News The Seven Deadly Sins Fantasy Manga Gets TV Anime
posted on 2014-04-11 04:00 EDT by Egan Loo
This year's 20th issue of Kodansha's Weekly Shonen Magazine is announcing on Wednesday that Nakaba Suzuki's The Seven Deadly Sins (Nanatsu no Taizai) manga is being adapted into a television anime. The magazine also notes the manga series has over 3 million copies in circulation. Kodansha is publishing the eighth compiled book volume, with a bonus story about the Fairy King, on Thursday.
Kodansha Comics, the publisher of the manga in North America, describes how the story begins:
When they were accused of trying to overthrow the monarchy, the feared warriors the Seven Deadly Sins were sent into exile. Princess Elizabeth discovers the truth - the Sins were framed by the king's guard, the Holy Knights - too late to prevent them from assassinating her father and seizing the throne!
Now the princess is on the run, seeking the Sins to help her reclaim the kingdom. But the first Sin she meets, Meliodas, is a little innkeeper with a talking pig. He doesn't even have a real sword! Have the legends of the Sins' strength been exaggerated?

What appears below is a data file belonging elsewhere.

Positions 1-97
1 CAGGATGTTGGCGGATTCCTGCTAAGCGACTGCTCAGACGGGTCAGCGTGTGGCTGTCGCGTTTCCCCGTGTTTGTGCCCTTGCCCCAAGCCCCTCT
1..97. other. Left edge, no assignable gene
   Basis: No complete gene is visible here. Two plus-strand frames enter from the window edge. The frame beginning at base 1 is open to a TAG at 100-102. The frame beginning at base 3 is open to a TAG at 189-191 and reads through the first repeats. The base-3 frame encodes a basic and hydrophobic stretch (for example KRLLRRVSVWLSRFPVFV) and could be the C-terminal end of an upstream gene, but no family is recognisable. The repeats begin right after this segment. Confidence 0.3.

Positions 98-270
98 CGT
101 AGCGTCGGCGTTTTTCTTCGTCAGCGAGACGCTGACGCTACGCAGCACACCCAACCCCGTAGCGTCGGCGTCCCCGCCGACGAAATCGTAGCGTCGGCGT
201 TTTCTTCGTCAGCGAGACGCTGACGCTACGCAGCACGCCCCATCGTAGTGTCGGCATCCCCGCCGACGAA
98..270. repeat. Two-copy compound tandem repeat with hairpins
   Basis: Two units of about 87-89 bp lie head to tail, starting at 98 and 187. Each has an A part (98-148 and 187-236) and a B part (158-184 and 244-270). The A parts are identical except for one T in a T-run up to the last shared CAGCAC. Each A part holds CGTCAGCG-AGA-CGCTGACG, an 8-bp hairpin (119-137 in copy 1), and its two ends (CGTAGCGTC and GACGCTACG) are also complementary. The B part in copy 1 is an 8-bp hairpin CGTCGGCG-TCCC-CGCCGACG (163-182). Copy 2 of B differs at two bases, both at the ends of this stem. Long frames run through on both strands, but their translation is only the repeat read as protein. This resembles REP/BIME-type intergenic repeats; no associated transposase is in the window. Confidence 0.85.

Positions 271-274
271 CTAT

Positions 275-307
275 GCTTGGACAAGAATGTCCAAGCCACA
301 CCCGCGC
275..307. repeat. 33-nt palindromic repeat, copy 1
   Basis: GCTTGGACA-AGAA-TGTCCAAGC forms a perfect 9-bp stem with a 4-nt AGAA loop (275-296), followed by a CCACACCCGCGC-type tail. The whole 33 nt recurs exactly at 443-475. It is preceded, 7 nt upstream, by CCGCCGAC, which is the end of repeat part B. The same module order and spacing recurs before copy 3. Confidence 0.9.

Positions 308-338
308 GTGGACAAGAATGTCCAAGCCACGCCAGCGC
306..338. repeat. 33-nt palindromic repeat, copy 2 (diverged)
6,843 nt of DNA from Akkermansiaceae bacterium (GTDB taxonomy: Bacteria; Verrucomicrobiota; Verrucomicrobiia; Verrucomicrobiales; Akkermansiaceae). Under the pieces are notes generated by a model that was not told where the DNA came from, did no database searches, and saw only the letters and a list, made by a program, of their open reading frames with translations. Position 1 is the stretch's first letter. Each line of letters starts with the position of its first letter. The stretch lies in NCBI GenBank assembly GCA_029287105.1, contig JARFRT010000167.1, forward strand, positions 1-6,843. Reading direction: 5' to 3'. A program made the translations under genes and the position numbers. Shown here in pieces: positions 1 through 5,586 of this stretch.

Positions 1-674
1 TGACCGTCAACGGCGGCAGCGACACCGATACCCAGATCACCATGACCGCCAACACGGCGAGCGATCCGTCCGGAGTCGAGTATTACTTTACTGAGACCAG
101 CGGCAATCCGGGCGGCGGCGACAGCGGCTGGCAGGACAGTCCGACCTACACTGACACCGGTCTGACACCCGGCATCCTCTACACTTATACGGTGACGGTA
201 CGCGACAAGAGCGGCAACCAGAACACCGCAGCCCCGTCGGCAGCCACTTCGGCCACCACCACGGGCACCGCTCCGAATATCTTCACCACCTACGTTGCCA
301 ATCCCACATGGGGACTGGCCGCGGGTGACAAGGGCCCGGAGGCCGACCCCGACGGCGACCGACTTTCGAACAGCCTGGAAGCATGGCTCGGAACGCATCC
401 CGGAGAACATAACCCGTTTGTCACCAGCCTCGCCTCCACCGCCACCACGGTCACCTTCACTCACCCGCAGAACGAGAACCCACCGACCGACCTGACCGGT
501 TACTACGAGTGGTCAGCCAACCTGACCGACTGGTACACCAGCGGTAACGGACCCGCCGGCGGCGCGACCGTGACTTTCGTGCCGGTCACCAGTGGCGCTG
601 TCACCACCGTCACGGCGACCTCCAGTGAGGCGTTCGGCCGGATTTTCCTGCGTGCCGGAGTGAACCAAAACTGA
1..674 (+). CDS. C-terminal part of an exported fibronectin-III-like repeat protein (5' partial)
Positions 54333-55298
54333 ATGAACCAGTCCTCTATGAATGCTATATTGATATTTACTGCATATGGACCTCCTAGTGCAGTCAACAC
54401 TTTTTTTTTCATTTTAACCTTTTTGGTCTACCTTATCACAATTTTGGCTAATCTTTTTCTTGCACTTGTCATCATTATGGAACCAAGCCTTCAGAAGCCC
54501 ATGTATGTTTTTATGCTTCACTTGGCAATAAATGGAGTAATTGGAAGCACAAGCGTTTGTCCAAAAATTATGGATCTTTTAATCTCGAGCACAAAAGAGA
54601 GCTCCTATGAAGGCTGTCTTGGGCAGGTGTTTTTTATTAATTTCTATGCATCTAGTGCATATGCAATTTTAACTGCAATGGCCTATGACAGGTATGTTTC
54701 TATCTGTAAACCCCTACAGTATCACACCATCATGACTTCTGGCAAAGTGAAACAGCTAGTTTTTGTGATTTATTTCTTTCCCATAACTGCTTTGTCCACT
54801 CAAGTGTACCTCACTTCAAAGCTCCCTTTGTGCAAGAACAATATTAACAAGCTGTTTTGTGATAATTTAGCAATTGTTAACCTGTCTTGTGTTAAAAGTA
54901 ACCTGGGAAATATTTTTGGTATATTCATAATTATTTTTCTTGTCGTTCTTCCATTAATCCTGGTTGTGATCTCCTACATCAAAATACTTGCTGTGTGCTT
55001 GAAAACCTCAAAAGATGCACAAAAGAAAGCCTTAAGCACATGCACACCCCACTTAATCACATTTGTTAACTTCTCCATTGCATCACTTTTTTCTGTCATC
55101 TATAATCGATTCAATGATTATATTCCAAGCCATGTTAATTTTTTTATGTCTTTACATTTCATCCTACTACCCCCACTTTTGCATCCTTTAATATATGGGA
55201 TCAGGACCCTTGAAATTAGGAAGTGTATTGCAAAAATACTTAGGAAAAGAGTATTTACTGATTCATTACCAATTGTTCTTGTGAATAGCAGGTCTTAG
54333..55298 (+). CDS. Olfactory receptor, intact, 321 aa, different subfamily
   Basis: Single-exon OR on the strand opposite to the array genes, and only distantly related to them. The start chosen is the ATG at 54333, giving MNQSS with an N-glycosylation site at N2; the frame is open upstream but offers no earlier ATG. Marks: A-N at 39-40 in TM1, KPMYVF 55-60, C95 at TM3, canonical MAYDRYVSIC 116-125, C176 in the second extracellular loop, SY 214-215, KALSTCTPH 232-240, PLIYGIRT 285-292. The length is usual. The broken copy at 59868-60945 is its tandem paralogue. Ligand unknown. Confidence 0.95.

Suzuki launched the manga in Weekly Shonen Magazine in 2012, and Kodansha Comics published the first English volume last month. Crunchyroll is posting the new chapters as they appear in Japan.
The manga already has a crossover chapter with Fairy Tail, another Weekly Shonen Magazine fantasy adventure manga that inspired an anime. The manga has a special collaboration with uno, Shiseido's brand of grooming products for men. Takarajimasha's Kono Manga ga Sugoi! guidebook named the series #5 among its top 20 manga for male readers, as voted by 400 professionals in the fields of manga and publishing. The series was also nominated for the seventh Manga Taisho (Cartoon Grand Prize) awards this year, and the Honya Club website listed it #4 among the top manga (with five volumes or less) recommended by Japanese bookstore employees.
this article has been modified since it was originally posted; see change history